But for Plato the rest of the populace will remain in need of an ennobling fiction. The noble lie is noble because it benefits the soul of the person who believes it. The lie in this sense will communicate to the soul of the believer as much of the truth as she or he is able to negotiate. In the clearest instance, the noble lie is designed for one whose soul is dominated by something other than the reasoning part, someone who needs the assistance of fiction because he or she is not able to negoriate reality with the fluency and strength of the truly philosophical soul. The myth of the metals, which is the noble lie in Plato’s text, is crucial to the Republic because this myth will convince those who believe it that their station is life is the appropriate one; they will thus believe that they must devote themselves to the work dictated by their station in life and not try to move out of this station. This ideal, which serves the ultimate good of the polis as a whole, relates for example to the primary task of the guardians, those who “are the best guardians of their conviction that they must always do what they believe to be best for the city” (413c). The wording of Socrates’s explicit proposition of the notion of the noble lie is telling: “How then could we devise one of those useful falsehoods we were talking about a while ago, one noble falsehood that would, in the best case, persuade even the rulers, but if that’s not possible, then the others in the city?” (414b-c). If even the guardians or rulers of the city were to believe the lie, who would be in charge of formulating, promoting, and promulgating the lie? The structure of the text’s formulation of the lie provides the answer, for Socrates continues to speak of the lie, along with the city whose populace believes the lie, from the outside. Socrates, along with anyone who hears or reads and underestands him, remains (by the implication of the text’s mode of address) outside the realm of the lie, in some sense outside the political fray. Finally, the idea of the noble lie leaves Socrates and his coterie both in charge of and outside the city, as well as responsible for dispensing the city’s truth.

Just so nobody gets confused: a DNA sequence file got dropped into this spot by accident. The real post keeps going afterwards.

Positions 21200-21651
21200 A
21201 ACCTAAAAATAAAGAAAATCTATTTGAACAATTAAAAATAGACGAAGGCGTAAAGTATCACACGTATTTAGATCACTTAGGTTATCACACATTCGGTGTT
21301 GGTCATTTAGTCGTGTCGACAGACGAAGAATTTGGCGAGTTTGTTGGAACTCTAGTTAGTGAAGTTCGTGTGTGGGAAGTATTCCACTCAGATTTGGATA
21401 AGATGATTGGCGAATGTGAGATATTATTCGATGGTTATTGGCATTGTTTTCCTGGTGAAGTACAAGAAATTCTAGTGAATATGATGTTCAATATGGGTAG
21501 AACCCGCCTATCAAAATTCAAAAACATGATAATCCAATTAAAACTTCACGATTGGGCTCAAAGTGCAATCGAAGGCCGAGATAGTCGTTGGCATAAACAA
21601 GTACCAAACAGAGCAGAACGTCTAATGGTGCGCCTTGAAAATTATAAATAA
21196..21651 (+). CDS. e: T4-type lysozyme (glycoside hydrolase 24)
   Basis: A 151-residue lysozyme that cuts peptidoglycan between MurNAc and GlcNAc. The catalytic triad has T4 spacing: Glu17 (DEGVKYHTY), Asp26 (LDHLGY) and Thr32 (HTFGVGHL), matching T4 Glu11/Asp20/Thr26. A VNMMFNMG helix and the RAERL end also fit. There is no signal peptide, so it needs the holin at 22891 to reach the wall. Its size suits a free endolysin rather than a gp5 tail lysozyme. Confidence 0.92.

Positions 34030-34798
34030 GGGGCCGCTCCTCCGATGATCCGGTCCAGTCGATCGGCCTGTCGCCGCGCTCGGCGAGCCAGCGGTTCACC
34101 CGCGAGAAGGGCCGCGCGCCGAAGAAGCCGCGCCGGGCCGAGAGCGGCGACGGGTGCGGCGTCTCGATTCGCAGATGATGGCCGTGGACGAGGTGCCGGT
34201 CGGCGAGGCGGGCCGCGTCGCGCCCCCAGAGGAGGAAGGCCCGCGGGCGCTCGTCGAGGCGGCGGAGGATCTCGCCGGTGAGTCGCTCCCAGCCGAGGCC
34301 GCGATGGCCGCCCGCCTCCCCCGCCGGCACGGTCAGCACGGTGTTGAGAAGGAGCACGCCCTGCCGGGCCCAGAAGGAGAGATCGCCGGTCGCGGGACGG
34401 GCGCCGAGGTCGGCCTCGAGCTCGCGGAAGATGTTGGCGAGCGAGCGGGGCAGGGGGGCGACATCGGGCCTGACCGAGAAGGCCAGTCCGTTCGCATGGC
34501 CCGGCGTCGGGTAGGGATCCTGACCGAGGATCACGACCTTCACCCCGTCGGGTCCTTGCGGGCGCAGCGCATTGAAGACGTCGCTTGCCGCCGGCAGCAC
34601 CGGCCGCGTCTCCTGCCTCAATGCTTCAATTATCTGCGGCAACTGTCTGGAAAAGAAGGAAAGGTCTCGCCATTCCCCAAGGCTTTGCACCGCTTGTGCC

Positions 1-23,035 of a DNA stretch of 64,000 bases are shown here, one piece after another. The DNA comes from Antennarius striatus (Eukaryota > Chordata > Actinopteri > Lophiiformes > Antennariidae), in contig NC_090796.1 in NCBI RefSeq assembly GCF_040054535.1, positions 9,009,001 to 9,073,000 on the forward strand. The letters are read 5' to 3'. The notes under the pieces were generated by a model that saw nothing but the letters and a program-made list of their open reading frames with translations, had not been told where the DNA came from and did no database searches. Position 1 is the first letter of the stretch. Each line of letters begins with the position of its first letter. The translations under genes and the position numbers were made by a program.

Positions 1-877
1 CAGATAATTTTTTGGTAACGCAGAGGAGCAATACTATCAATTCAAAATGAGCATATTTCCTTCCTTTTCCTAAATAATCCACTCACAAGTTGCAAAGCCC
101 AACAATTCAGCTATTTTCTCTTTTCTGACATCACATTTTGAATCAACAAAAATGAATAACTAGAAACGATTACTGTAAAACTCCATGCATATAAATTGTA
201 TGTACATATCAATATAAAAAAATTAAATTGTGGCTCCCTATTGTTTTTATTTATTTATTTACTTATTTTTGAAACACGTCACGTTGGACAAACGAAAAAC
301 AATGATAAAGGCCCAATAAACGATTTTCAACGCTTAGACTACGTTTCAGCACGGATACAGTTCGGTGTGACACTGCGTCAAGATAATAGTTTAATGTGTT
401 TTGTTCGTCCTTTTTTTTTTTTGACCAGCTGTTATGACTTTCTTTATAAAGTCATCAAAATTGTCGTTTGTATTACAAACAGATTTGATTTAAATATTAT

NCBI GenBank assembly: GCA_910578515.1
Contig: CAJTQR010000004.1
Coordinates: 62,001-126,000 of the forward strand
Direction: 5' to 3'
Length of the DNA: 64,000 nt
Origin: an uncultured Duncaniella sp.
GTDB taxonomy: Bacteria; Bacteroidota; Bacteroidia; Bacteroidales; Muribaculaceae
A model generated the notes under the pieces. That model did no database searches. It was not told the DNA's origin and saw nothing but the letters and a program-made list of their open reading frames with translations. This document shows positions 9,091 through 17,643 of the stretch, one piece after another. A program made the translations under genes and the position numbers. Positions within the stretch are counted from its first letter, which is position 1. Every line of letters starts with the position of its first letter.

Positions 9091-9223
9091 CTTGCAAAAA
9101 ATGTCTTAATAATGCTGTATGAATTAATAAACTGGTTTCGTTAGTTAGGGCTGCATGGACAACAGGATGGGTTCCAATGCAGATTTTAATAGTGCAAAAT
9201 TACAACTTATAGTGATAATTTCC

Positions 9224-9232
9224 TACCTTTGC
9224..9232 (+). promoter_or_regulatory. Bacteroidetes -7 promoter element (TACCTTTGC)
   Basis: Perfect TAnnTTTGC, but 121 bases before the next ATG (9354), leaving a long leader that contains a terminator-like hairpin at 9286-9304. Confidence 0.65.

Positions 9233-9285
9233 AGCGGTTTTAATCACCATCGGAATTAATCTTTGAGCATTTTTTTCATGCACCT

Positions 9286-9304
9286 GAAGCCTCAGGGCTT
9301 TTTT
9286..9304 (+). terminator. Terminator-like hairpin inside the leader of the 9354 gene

Alfred North Whitehead famously stated that all of philosophy is a footnote to Plato. I fear that in many ways Whitehead’s statement continues to be true of much Euro-American thinking. Among the contemporary thinkers whom I most often read–philosophers, theologians, and cultural critics–there is general agreement that we need to work hard to write ourselves out of Plato’s text. The vision of a world dominated by figures of leadership who exist both outside and in control of public discourse, is not the least reason why the creation of new modes of thinking continues to be an urgent task.